Luckily I did some imaging without the powermate at the start of the session, and there seems to be more detail in these. I'm playing around with processing, and havetried using autostakkert without normalisation or sharpening, and I think this is helping. My reasoning is that registax does sharpening, and I don't want to process twice.
Here are some more images, taken without powermate, and processed in a number of ways using autostakkert and registax. They're noisy, but I wanted to go for detail and so held back on the de-noising in registax.
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Click for full-size image (20_12_03_Jupiter_grad4_ap12.png)
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Click for full-size image (20_12_16_Jupiter_grad4_ap12.png)
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Click for full-size image (20_12_16_Jupiter_grad4_ap12_Drizzle15.png)
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Click for full-size image (20_12_30_Jupiter_grad4_ap17.png)
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Old 20-09-2019, 09:33 AM
foc (Ross)
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Yes, the images without powermate look much better. Jupiter is only giving smallish windows now when it is not dropping below 30 degrees. I think you have done very well against the challenges is now poses. I can see nice definition of a small oval or moon for example on the face of Jupiter. Away from Jupiter your moon is not quite round, could be seeing, maybe thermals, or capture length and not sure if you are using an equatorial mount or an Alt-AZ mount but as long as the mount is stable enough with your heavy optics during probably gusts of breezes you can get some nice captures.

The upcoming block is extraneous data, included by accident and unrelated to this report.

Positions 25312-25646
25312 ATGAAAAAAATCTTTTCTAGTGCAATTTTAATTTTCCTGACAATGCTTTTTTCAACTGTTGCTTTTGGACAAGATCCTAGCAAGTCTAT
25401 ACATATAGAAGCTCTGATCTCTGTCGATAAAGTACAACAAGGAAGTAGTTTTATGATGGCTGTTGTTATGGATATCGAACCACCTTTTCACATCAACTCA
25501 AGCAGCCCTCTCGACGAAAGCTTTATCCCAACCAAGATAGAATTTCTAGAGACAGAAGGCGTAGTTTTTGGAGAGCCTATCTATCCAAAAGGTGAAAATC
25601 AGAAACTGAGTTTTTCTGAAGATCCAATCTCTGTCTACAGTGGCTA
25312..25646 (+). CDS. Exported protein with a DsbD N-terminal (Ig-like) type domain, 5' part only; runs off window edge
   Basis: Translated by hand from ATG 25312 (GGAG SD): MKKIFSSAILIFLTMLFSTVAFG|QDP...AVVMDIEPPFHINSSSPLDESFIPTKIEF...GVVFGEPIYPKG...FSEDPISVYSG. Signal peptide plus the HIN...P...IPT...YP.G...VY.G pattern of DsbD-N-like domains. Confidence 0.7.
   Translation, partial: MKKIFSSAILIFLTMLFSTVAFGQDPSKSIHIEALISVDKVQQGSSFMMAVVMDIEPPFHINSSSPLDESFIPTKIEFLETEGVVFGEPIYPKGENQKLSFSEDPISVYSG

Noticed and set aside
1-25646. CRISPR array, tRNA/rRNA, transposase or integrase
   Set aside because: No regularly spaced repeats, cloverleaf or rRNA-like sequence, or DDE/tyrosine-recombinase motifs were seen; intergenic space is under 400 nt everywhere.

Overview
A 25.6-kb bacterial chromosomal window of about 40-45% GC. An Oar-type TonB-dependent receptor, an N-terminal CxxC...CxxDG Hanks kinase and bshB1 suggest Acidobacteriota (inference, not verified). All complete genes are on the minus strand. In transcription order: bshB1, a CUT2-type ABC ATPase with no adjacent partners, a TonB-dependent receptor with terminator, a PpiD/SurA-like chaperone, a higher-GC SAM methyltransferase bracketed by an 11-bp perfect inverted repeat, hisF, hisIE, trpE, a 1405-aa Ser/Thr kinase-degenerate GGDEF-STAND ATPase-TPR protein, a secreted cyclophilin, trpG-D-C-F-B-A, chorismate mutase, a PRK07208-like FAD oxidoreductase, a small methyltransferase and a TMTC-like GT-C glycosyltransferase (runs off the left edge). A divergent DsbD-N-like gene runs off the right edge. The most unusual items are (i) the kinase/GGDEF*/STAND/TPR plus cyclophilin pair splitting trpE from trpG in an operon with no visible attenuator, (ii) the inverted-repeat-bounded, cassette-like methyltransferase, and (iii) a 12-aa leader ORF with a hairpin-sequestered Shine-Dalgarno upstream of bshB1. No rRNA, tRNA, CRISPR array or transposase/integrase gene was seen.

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Old 20-09-2019, 09:40 AM
morls (Stephen)
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Thanks Ross. Using an NEQ6 Pro.
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Old 21-09-2019, 11:26 AM
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mental4astro (Alexander)
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STEPHEN!

Did you notice the hint of the Encke Division in your Saturn pic!!! If the image is a little sharper, the Encke Division would be better resolved. But it's there, neat and unbroken on both sides!

Looks like you've got yourself a damn find Mak!!!

Not many pics of Saturn show the Encke Division, even from larger aperture scopes than your 7" Mak.

Alex.
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Old 21-09-2019, 07:22 PM
morls (Stephen)
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Hi Alex,
I did notice, and was both happy and relieved to see it. Before taking these images I changed out the stock collimation screws, replacing them with longer versions which I can adjust by hand (they are M5 threads). It took a while to understand what was happening in the eyepiece as I made adjustments - it's certainly not the same as collimating a reflector! - but it's getting there. I think there's still some improvement possible, but it's definitely moving in the right direction.
Stephen

Last edited by morls; 22-09-2019 at 07:04 AM. Reason: moved discussion of modification